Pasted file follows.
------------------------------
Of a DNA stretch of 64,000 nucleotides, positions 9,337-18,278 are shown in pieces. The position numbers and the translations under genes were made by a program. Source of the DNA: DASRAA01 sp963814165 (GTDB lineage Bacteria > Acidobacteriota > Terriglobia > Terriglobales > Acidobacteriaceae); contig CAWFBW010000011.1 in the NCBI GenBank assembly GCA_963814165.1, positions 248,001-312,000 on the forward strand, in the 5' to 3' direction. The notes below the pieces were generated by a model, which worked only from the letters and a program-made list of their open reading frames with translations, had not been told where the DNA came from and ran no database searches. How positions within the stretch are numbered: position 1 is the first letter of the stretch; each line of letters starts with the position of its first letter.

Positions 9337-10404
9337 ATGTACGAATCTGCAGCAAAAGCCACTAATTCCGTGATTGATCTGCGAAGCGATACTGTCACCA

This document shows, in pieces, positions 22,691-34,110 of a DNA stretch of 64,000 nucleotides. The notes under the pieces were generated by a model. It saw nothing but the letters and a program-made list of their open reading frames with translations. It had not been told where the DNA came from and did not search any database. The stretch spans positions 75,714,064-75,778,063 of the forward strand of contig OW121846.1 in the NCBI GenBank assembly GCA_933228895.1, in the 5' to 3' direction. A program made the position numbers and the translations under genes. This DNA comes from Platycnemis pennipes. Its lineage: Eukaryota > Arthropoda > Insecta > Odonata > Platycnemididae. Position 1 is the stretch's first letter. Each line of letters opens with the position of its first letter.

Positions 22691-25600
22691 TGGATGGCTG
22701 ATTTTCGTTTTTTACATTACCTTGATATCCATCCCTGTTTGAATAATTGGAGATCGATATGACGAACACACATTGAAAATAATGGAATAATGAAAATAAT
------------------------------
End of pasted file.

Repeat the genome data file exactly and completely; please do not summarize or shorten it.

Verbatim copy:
Of a DNA stretch of 64,000 nucleotides, positions 9,337-18,278 are shown in pieces. The position numbers and the translations under genes were made by a program. Source of the DNA: DASRAA01 sp963814165 (GTDB lineage Bacteria > Acidobacteriota > Terriglobia > Terriglobales > Acidobacteriaceae); contig CAWFBW010000011.1 in the NCBI GenBank assembly GCA_963814165.1, positions 248,001-312,000 on the forward strand, in the 5' to 3' direction. The notes below the pieces were generated by a model, which worked only from the letters and a program-made list of their open reading frames with translations, had not been told where the DNA came from and ran no database searches. How positions within the stretch are numbered: position 1 is the first letter of the stretch; each line of letters starts with the position of its first letter.

Positions 9337-10404
9337 ATGTACGAATCTGCAGCAAAAGCCACTAATTCCGTGATTGATCTGCGAAGCGATACTGTCACCA

This document shows, in pieces, positions 22,691-34,110 of a DNA stretch of 64,000 nucleotides. The notes under the pieces were generated by a model. It saw nothing but the letters and a program-made list of their open reading frames with translations. It had not been told where the DNA came from and did not search any database. The stretch spans positions 75,714,064-75,778,063 of the forward strand of contig OW121846.1 in the NCBI GenBank assembly GCA_933228895.1, in the 5' to 3' direction. A program made the position numbers and the translations under genes. This DNA comes from Platycnemis pennipes. Its lineage: Eukaryota > Arthropoda > Insecta > Odonata > Platycnemididae. Position 1 is the stretch's first letter. Each line of letters opens with the position of its first letter.

Positions 22691-25600
22691 TGGATGGCTG
22701 ATTTTCGTTTTTTACATTACCTTGATATCCATCCCTGTTTGAATAATTGGAGATCGATATGACGAACACACATTGAAAATAATGGAATAATGAAAATAAT